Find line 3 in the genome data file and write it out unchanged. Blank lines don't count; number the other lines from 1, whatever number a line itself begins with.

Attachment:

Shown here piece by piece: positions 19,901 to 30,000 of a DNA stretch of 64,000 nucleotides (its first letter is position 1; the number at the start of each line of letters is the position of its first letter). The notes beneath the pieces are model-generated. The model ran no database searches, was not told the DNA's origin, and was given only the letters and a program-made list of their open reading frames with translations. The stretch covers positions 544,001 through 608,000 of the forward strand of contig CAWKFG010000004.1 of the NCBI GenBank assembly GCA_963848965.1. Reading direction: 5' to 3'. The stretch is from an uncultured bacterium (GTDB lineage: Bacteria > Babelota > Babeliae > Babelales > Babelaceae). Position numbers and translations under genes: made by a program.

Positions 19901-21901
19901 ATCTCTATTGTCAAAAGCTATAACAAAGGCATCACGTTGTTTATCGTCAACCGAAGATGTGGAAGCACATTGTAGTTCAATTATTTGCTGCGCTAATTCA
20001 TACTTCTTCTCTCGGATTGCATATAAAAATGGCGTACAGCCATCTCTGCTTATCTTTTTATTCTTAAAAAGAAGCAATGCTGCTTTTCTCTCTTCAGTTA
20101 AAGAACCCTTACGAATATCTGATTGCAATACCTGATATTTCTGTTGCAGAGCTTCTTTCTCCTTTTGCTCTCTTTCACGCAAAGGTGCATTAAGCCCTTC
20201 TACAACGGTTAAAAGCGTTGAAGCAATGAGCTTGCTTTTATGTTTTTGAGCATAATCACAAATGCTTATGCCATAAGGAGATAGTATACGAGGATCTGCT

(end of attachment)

19901 ATCTCTATTGTCAAAAGCTATAACAAAGGCATCACGTTGTTTATCGTCAACCGAAGATGTGGAAGCACATTGTAGTTCAATTATTTGCTGCGCTAATTCA